Recently I was invited to join the Harvard Loser’s Club. This is an exclusive club, very exclusive. It is populated by Harvard graduates whose income is near or below the poverty line.
First, I am not technically a Harvard graduate. I know I am considered an alumni because I was a Charles E. Merrill Fellow (some think this is a greater honor than a degree) and I transferred to Princeton Seminary when I was a senior at Harvard Divinity School.
Secondly, I am not a loser. Dull, maybe, at times, I am sure my wife would say. But not a loser. I would love to attend the “Dull Men’s Club” that meets regularly in Pembrake, MA, south of Boston (Wall Street Journal, July 20, 2012, p. 1). They discuss such interesting subjects: Attendees have studied park benches around the world; leaf raking techniques. In one meeting they debated for 2.5 hours the best way to put toilet paper on the roll, over or under. Now that is an arresting subject! Sure interests me!
The problem is that losers and dullards have a tendency to define themselves according to what they are not, by what they don’t have rather than what they have. I call this a grievance mentality.
In 2017, we must be careful not to define ourselves according to what we are not, by what we do not have, by what we dislike rather than what we like. Let me explain.
Many social movements begin with a righteous cause but over time develop a grievance mentality against their opponents. For instance, the Civil Rights movement began in sincerity and earnestness that was righteous and good. It checked the unbridled racism that was polluting our nation. But eventually, Professor Shelby Steele in White Guilt argues, progress was slowed and then stopped by two things: African-American fears of whites and white guilt feelings that brought change in the socio-political realm but changed no hearts.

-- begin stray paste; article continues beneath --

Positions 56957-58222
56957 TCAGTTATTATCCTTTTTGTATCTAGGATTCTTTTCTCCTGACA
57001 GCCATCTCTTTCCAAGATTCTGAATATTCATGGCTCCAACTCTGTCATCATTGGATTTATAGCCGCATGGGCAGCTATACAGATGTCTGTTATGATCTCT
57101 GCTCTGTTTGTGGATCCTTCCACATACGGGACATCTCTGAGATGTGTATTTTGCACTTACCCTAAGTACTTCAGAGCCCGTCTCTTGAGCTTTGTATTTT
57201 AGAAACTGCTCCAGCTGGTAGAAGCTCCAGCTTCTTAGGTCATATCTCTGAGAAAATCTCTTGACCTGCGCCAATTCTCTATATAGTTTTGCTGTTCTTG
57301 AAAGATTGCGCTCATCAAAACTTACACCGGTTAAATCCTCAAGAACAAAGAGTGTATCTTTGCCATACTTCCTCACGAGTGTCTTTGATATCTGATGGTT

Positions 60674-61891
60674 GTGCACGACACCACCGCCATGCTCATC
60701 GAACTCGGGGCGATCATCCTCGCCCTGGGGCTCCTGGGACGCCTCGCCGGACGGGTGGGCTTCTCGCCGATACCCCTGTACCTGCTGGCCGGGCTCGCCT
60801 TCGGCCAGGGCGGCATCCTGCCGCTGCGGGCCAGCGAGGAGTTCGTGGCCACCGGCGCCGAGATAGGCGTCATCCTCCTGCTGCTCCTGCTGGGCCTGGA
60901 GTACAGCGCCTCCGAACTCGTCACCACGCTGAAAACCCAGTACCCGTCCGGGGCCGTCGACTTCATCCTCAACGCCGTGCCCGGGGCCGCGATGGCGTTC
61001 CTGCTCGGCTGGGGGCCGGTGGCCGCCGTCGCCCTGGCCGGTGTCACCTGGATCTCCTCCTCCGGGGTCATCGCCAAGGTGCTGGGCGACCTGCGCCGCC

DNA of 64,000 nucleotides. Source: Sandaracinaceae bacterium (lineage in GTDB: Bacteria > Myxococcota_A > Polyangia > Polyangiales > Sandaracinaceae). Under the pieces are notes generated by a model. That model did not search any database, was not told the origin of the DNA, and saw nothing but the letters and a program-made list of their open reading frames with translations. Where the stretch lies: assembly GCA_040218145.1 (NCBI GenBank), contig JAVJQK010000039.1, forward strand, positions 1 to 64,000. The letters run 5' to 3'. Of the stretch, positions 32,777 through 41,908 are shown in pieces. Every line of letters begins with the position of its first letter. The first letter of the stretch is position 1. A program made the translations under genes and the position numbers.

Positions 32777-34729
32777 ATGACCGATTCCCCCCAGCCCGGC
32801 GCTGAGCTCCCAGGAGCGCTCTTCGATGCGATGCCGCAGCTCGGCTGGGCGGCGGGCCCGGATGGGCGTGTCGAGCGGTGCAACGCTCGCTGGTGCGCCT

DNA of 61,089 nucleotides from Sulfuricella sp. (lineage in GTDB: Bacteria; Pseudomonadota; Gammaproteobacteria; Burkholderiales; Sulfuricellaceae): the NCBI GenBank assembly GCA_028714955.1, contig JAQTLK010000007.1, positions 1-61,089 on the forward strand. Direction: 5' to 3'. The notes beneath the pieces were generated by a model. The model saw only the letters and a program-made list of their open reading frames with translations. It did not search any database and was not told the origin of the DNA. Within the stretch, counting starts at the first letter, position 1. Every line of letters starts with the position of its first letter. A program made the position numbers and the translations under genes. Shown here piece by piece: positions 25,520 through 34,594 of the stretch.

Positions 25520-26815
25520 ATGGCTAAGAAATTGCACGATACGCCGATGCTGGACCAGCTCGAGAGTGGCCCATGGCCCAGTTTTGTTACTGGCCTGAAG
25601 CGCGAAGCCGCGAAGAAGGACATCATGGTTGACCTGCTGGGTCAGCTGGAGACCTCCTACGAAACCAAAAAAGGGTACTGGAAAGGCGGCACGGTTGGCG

One reviewer explained:
The author [Shelby Steele] frames his book around a drive up the California coast during which he pondered the Bill Clinton–Monica Lewinsky affair. Why is it, he asks himself, that President Eisenhower would have been drummed out of office for a sex scandal like Clinton’s, while Clinton would certainly have been impeached if he had used the racial slur Eisenhower allegedly employed on the golf course? The answer, Steele asserts, is a fundamental change in American culture. The success of the civil-rights movement in the 1960s showed that America’s power structure lacked moral authority. For white Americans, the only way to regain that authority has been to “disassociate” from racism, which Steele says is now more frowned upon than adultery. The result has whites straining to appear benevolent toward blacks, while African-American leaders take advantage of “white guilt” to gain handouts such as affirmative action. Steele, who made the same points in his National Book Critics Circle award-winner The Content of Our Character (1990), contends that white liberals see blacks for their skin color instead of their individuality. (“Most of today’s conservatives,” he contends, “sound like Martin Luther King in 1963.”) Black leaders, on the other hand, fail to call upon African-Americans to exercise personal responsibility. Steele has some noteworthy insights into the ways blacks and whites relate, but his arguments suffer from his tendency to establish and then gleefully demolish straw men and from his sweeping generalizations based on personal experiences. Steele claims, for example, that the racial discrimination he encountered as a child did little to harm his self-image and then applies his experience to all blacks. This is the same form of argument he finds offensive in others.
Will we define ourselves as a rejection of other educational movements or will we embrace the iconoclastic future God has called us to grasp? We must be careful to avoid all roots of bitterness as we examine our future. There are great dangers in forming and maintaining a cultural movement based on dislikes and anger rather than approbation and affirmation of new possibilities. We are children of the living God! We are not afraid of any world view, any sociological theory, any scientific theory. We choose to define ourselves by what we are—not by what we are not.